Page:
LOUISVILLE, Ky. (KT) -- Because of a cool, dispassionate demeanor and an expression that rarely changes, Louisville baseball coach Dan McDonnell believes his ace pitcher, Reid Detmers is a good person to stay away from at the poker table.
He may or may not agree with that assessment of his potential poker playing skills, but Detmers does think his ability to stay calm and not betray emotions on the mound is definitely part of his success.
"I think it helps a lot," he said during a teleconference Friday. "Not showing emotion, not giving anybody the feel like they have an up on me. Just not letting people know what I'm thinking, not letting them know what's going on."
Detmers said he got that trait from his dad, Kris, who played baseball at the Triple-A level for the St. Louis Cardinals organization.
"My dad taught me from a young age, don't let anything affect you," Reid said. "That's kind of where I got it from and kind of how I've been and I think it's going to keep helping me in the future."
And what a future it looks like for the Chatham, Ill., product. Whether Detmers could succeed against poker pros like Phil Hellmuth, Johnny Chan and Doyle Brunson we'll never know. What we do know is this: UofL's junior lefthander is about to become a millionaire in another line of work.
He is virtually a lock to be among the first players selected in the Major League Baseball amateur draft that begins at 7 p.m. Wednesday on ESPN and will continue Thursday.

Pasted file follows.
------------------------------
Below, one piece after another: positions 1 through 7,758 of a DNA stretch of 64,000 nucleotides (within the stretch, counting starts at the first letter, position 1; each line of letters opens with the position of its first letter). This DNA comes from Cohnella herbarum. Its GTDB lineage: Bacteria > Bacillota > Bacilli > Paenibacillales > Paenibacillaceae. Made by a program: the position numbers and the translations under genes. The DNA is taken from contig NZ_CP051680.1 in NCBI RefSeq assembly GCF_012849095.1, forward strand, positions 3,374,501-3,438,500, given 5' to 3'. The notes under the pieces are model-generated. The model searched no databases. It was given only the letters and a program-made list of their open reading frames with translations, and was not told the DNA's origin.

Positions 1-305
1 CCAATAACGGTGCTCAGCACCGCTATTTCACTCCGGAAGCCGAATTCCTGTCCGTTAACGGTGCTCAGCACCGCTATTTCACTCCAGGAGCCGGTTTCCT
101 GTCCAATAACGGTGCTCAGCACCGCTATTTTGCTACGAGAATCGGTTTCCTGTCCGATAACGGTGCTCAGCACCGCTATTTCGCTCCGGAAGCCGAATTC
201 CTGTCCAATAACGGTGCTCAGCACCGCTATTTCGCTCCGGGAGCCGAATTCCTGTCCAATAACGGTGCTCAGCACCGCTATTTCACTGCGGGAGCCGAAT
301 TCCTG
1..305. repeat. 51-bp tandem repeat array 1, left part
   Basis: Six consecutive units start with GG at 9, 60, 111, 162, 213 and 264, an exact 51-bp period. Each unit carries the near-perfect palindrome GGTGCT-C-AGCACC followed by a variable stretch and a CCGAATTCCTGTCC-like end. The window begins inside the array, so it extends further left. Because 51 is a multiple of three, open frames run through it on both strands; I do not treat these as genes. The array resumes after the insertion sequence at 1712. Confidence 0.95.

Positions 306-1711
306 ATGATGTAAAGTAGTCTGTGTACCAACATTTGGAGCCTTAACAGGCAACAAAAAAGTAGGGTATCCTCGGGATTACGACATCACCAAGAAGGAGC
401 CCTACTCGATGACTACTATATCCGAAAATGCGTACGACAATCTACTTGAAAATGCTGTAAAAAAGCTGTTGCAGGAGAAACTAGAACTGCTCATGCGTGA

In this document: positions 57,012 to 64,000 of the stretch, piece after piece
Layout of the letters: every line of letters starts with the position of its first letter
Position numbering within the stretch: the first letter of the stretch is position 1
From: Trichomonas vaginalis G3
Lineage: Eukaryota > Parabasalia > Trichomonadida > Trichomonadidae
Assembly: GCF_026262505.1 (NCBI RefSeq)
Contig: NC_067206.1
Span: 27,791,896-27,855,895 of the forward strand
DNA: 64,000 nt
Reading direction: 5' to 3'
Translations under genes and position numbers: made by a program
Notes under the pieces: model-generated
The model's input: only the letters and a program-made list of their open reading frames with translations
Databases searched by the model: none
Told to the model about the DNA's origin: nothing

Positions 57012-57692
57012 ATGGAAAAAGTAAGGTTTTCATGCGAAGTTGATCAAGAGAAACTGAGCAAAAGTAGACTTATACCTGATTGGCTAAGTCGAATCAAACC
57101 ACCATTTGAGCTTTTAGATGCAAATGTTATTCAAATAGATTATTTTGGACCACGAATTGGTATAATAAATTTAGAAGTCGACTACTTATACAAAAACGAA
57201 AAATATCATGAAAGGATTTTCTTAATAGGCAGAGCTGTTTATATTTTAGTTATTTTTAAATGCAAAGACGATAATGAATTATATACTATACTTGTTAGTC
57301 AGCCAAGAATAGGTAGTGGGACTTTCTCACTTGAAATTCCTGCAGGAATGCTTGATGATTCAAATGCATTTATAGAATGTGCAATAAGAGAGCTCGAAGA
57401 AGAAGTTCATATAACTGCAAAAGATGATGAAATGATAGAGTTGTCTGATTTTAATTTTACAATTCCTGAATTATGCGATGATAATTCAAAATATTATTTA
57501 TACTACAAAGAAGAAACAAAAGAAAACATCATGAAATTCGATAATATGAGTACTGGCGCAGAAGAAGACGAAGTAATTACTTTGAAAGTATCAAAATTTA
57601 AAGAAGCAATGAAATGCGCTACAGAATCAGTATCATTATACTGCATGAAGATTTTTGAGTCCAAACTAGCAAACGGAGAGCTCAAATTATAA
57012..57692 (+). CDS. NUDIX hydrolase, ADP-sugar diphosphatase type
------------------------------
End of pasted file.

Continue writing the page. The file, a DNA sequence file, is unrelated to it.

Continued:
Almost every mock draft has Detmers being selected in the top 10. And the Cardinals are likely to have multiple players selected for the 14th consecutive season because his teammate, righthander Bobby Miller, is forecast on the draft boards as a late first-round choice.
Ordinarily, there would be more Cards on their way to a pro career this week, but the draft was shortened from 40 rounds to five as a cost-saving move due to the financial hit MLB is taking due to the coronavirus. There will be just 160 players drafted, with the combined value of their signing bonus pools at $235,906,800. The amount of pool money eliminated is $29,578,100.
"In a typical year with 40 rounds, we would probably have six to eight guys get drafted," McDonnell said.
Detmers will be the first UofL player taken in the first round since Brendan McKay in 2017. If Miller is also taken in the first round they would give UofL its first multiple players chosen that early since 2016 when teams chose outfielder Corey Ray (No. 5, Brewers); pitcher Zach Burdi (No. 26, White Sox) and catcher Will Smith (No. 32, Dodgers).
"This is one of the programs that produces draft picks," Detmers said. "That why we all came here. That's what coach (Roger) Williams and coach Mac promised when we got here, that we're going to develop and we're going to be draft picks.
"Coming in, obviously we all want to get drafted, but we weren't trying to overdo anything. We're just trying to get better. That's kind of the mindset. We've put in a lot of work off the field in the weight room getting stronger. And then on the field we get better during practice. All that stuff adds up. Coach Williams has done a great job with us."